No 910 Posted by fw, November 16, 2013
“The point is we are all paying today for carbon pollution. Every one of us. We’re paying in dollars, in lives, in jobs, in lifestyles. And in every way imaginable. This is not a theory. It’s not an opinion. This is the cost of carbon.” —Mark Ruffalo, narrator
My transcript of actor Mark Ruffalo’s narration appears below, followed by the text that accompanied the video on the Climate Reality website.
In addition, at the end of this post there’s a link to the costofcarbon.org website where you can calculate the cost of your carbon footprint. As well, find out how we’re all paying for carbon pollution.
[Video opens with scenes of climate related devastation]
So this is the cost of carbon pollution.
We may not realize it, but climate change is affecting us. All of us. Right now. We’re seeing it all over the news. From the bottom of the oceans to the tops of the mountains. In the faces of victims across the globe.
How did we get here? Let’s start at the beginning.
It’s 1824, and French physicist Joseph Fourier uses a vase and some cork to figure out there’s an atmosphere trapping heat and making the earth habitable. Right about this time we also hit the Industrial Revolution, the birth of large-scale manufacturing and coal power. And the beginning of the carbon boom.
1896 rolls around and a couple of scientists figure out that CO2 from burning all that oil and coal could affect global temperatures. Their numbers based on this fuel consumption rate showed that we had a few thousand years before we had to worry. So we didn’t.
Then the 1960s came and things started getting ugly. No, worse. Charles Keeling had captured enough data to determine that carbon levels in the sir were directly related to the amount of fossil fuel burned. And that levels were going up.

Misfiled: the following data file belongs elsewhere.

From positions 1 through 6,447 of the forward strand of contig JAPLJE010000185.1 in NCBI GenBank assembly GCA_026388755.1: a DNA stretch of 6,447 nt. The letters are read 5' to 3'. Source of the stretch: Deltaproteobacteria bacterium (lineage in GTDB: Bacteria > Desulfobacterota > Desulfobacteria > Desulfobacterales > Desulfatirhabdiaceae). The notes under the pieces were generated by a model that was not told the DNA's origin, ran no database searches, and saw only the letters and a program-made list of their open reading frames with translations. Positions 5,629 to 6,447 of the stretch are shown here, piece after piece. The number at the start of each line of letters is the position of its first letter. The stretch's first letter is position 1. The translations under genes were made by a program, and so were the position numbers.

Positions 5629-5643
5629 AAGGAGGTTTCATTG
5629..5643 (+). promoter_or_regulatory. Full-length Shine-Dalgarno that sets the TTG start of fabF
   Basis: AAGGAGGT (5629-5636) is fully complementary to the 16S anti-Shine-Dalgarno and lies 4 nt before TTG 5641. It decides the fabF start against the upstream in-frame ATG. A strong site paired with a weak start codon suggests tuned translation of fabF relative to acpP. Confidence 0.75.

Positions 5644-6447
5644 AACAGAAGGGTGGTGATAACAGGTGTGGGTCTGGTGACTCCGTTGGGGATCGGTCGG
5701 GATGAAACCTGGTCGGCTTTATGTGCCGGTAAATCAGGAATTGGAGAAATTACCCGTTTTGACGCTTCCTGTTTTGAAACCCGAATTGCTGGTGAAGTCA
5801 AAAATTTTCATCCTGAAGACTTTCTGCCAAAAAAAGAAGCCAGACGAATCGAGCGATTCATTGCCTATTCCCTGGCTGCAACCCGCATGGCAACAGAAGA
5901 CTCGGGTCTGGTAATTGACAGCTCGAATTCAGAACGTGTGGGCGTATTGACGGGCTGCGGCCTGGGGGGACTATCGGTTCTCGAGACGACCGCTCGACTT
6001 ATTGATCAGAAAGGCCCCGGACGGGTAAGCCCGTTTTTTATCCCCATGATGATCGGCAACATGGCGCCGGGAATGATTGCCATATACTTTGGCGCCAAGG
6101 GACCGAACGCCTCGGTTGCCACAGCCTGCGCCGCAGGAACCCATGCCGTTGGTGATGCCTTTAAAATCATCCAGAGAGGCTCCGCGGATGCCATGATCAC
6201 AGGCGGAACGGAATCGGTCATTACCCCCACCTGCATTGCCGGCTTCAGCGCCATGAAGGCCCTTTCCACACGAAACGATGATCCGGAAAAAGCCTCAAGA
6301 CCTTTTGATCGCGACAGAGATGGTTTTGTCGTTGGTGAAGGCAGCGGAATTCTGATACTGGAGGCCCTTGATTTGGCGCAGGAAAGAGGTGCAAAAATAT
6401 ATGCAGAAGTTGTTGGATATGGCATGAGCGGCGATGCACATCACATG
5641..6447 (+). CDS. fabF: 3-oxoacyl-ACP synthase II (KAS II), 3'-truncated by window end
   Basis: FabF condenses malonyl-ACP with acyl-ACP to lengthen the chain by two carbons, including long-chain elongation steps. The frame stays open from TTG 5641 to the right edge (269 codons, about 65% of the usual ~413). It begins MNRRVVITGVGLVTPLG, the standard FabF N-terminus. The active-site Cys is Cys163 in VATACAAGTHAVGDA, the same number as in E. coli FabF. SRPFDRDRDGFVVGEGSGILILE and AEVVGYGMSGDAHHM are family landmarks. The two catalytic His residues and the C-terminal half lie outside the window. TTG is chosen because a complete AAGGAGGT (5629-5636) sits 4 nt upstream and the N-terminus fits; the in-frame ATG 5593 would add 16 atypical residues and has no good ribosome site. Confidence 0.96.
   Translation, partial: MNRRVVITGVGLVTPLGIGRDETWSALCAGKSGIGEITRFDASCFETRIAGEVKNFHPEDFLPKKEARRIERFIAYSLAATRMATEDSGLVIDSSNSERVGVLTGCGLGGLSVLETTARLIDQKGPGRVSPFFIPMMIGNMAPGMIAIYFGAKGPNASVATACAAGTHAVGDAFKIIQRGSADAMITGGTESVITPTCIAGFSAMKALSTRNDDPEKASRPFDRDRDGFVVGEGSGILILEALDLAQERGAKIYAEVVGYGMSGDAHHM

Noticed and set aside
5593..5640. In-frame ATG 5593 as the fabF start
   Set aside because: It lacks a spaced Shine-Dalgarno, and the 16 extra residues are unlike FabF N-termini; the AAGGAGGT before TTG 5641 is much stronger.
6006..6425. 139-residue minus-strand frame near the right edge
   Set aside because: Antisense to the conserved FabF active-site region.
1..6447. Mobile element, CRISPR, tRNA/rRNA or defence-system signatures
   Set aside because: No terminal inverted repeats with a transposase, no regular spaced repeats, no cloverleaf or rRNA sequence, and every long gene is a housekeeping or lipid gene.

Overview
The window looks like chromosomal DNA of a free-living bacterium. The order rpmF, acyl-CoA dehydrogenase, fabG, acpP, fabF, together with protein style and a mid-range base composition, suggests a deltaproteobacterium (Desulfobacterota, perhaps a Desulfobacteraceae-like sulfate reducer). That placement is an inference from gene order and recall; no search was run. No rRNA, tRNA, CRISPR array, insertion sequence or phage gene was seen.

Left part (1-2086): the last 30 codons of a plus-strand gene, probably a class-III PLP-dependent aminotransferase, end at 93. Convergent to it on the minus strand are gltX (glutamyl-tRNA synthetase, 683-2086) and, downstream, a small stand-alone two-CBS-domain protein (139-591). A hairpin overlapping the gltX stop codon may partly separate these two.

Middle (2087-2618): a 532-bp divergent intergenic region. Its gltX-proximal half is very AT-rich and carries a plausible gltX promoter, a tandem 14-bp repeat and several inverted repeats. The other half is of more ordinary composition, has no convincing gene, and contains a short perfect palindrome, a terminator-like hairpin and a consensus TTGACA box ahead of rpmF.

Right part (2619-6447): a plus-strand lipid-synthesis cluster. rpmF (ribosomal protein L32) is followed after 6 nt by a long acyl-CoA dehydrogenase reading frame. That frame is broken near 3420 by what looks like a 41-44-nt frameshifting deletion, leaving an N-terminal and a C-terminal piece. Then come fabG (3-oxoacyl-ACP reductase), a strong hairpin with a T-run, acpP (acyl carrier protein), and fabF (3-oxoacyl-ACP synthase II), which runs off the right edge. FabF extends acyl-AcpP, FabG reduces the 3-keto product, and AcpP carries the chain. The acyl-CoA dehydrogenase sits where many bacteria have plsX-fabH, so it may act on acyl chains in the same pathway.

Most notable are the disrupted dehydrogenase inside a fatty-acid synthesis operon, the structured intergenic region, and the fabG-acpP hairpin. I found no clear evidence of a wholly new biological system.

In 2012 NASA declared 2000 – 2009 the warmest decade on record. But, hey, what does NASA know? [Clip of “One small step for man” moon walk]. Oh, yeah, that.
And that’s sort of the way it’s gone.
Which brings us to today. Today we live in a world of extreme erratic weather. And here’s the kicker: it’s costing us, big time. Right now.
In 2013, insurance losses from flooding in central Europe were estimate at $3.9 billion dollars. In Australia, the 2013 Dunalley fire alone cost roughly $87 million dollars. And these costs don’t just end with the massive damage control bill, the effects ripple through our lives costing us in other ways.
Take Hurricane Sandy for example. The initial damages cost roughly $65 billion dollars. But what about the small business owners, all the lost merchandise, customers, or their entire business because of the flooding. And it’s not just money. Some of us are paying with lives and livelihood. Others are paying in pain, damage and suffering.
In fact, the climate crisis is recognized as one of the world’s leading threats to political stability and national security. The point is we are all paying today for carbon pollution. Every one of us. We’re paying in dollars, in lives, in jobs, in lifestyles. And in every way imaginable.
This is not a theory. It’s not an opinion. This is the cost of carbon.
The science is settled. Our planet is heating up, and carbon pollution from Dirty Energy is to blame. The fossil fuel industry burns oil, coal and gas, sending heat-trapping emissions into the air. Ninety million tons of carbon pollution enters the atmosphere every day. That means a hotter world for all of us. It also leads to Dirty Weather, from extreme rainstorms to prolonged drought.
Nine of the ten hottest years on record were in the past twelve years. Just in recent months, extreme rainfall and floods have affected us everywhere from the Mississippi Valley to Beijing. Superstorm Sandy both devastated human lives and led to tens of billions of dollars in damages. The most severe drought in decades spread over half the United States. Climate change is already happening, and it has entered our daily lives.